One of the most impressive sights in nature is a huge thunderstorm bubbling up on the horizon, smacking the top of the atmosphere and spreading out like a giant umbrella.
The last of them was photographed engulfing the sky of Bangkok, Thailand on November 1, 2016. And here’s a look at how these anvils form.
Thunderstorms are responsible for some of the most incredible images nature can produce, and there are dozens of different types of clouds that come with these beastly bursts of muggy air. Regular cumulus and cumulonimbus clouds are beautiful on their own, but there are different formations and appendages that can make these clouds even more spectacular.
Anvils can dominate the sky and warn of impending danger just as easily as they can act like a textured canvas on which the sunset paints its beautiful oranges and red. These clouds are called “anvils” because of their uncanny resemblance to the anvils blacksmiths use to shape metal.
These impressive cloud formations are a natural result of convection. The development of a thunderstorm is pretty basic. Air near the surface warms unevenly, and some pockets of air wind up warmer (and less dense) than their surroundings, allowing them to freely rise through the atmosphere like a balloon.
Once this pocket of rising air cools to the temperature of its environment (or colder), it stops rising and begins to sink. These columns of rising air—called updrafts—can be pretty strong, rising into the atmosphere at more than 100 MPH in the most intense thunderstorms.
The vast majority of thunderstorms aren’t strong enough to reach the top of the atmosphere, but when they do, the results are phenomenal. The point of the atmosphere at which a rising pocket of air stops rising is known as the “equilibrium level.”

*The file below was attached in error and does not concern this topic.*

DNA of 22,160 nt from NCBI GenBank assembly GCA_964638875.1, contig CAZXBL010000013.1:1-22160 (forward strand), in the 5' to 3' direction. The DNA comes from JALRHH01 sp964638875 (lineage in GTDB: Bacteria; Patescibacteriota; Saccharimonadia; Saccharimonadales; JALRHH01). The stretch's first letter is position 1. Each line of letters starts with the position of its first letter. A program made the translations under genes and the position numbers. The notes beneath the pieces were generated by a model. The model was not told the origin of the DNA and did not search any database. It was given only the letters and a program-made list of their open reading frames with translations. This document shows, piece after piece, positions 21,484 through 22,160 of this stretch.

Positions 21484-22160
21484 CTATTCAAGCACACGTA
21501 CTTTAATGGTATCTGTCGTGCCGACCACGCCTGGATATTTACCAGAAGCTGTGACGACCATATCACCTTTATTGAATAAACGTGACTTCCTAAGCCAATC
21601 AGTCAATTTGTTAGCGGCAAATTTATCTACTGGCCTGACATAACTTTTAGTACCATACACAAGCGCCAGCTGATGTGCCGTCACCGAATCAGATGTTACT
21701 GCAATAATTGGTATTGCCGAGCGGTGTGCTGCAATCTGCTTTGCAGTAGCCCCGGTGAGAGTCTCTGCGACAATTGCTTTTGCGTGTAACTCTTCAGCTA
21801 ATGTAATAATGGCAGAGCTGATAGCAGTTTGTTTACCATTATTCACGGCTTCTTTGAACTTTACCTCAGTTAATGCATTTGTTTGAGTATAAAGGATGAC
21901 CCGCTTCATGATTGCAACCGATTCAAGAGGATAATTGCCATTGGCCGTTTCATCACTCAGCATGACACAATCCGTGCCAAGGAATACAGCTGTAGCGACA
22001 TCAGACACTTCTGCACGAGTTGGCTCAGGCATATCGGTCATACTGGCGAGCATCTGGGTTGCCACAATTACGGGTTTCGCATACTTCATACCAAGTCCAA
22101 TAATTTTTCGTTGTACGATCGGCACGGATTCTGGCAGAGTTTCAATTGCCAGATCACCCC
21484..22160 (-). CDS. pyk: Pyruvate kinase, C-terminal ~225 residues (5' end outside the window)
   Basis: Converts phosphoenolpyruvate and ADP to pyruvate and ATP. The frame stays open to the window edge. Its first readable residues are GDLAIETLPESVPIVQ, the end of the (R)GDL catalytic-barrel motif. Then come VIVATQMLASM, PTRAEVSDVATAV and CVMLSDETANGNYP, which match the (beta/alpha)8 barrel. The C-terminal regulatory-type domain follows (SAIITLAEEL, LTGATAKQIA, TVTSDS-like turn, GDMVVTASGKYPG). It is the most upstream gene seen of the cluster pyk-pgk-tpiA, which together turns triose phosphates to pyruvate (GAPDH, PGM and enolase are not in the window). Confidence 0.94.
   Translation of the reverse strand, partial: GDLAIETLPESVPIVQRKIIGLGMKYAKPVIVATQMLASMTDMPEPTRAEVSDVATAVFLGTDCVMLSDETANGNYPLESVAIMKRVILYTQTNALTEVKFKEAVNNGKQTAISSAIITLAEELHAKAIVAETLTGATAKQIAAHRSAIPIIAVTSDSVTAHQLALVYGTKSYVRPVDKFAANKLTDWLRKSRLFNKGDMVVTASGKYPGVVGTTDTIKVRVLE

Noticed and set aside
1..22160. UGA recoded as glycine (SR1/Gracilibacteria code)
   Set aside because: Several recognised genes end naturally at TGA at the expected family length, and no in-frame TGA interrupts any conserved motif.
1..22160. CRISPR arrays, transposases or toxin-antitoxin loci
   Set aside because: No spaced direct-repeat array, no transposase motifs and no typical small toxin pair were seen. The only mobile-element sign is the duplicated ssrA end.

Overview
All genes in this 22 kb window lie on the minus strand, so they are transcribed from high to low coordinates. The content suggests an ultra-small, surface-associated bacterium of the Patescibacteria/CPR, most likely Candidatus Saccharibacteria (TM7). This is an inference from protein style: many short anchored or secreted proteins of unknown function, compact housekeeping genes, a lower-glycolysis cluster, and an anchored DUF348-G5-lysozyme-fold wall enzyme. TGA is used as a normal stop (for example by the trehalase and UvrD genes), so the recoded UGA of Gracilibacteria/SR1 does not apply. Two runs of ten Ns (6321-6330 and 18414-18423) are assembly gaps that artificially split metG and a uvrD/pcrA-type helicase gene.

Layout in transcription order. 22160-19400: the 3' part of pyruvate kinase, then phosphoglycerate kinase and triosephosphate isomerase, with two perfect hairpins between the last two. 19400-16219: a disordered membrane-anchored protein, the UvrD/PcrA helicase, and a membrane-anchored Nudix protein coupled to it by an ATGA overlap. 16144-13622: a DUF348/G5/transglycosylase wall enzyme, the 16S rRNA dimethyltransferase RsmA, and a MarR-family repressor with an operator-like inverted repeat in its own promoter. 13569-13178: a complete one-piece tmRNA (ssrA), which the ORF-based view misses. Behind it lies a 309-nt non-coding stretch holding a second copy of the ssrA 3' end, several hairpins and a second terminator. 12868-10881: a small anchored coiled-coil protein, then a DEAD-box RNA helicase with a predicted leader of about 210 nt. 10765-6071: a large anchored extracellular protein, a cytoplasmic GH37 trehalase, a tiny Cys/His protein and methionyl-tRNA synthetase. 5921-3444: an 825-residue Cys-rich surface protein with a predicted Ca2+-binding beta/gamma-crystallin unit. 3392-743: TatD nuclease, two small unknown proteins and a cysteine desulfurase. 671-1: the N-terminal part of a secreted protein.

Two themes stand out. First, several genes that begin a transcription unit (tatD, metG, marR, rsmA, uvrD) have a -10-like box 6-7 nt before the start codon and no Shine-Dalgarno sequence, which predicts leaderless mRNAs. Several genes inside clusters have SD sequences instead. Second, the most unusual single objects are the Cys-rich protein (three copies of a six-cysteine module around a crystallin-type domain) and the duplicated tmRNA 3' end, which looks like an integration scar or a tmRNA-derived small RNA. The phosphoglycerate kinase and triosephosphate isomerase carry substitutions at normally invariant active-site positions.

When updrafts hit the equilibrium level, one of two things can happen—the air spreads out as if it hit a ceiling, or if the updraft is powerful enough, the air breaks through the layer and creates what’s known as an “overshooting top.” Storms with overshooting tops are usually severe, as updrafts this much oomph can support the weight of some ugly hailstones at the least.
Once the updrafts hit the equilibrium level, the air fans out in all directions, allowing a thick ceiling of cirrus clouds to extend out and away from the hulking cumulonimbus cloud. Here a timelapse video of this giant cloud over Bangkok, Thailand on Nov. 1st:
The pictures above and below could become some of the most widely-circulated thunderstorm pictures on the internet. They are classic examples of an anvil and its associated overshooting top, with a great view of the parent thunderstorm below. And here some other pictures of this impressive storm cell with music:
Widespread anvils with large pockets of overshooting tops are indicative of severe weather. So if you see one of these monstrous formations crawling towards you one day, get ready to find sturdy shelter once it arrives.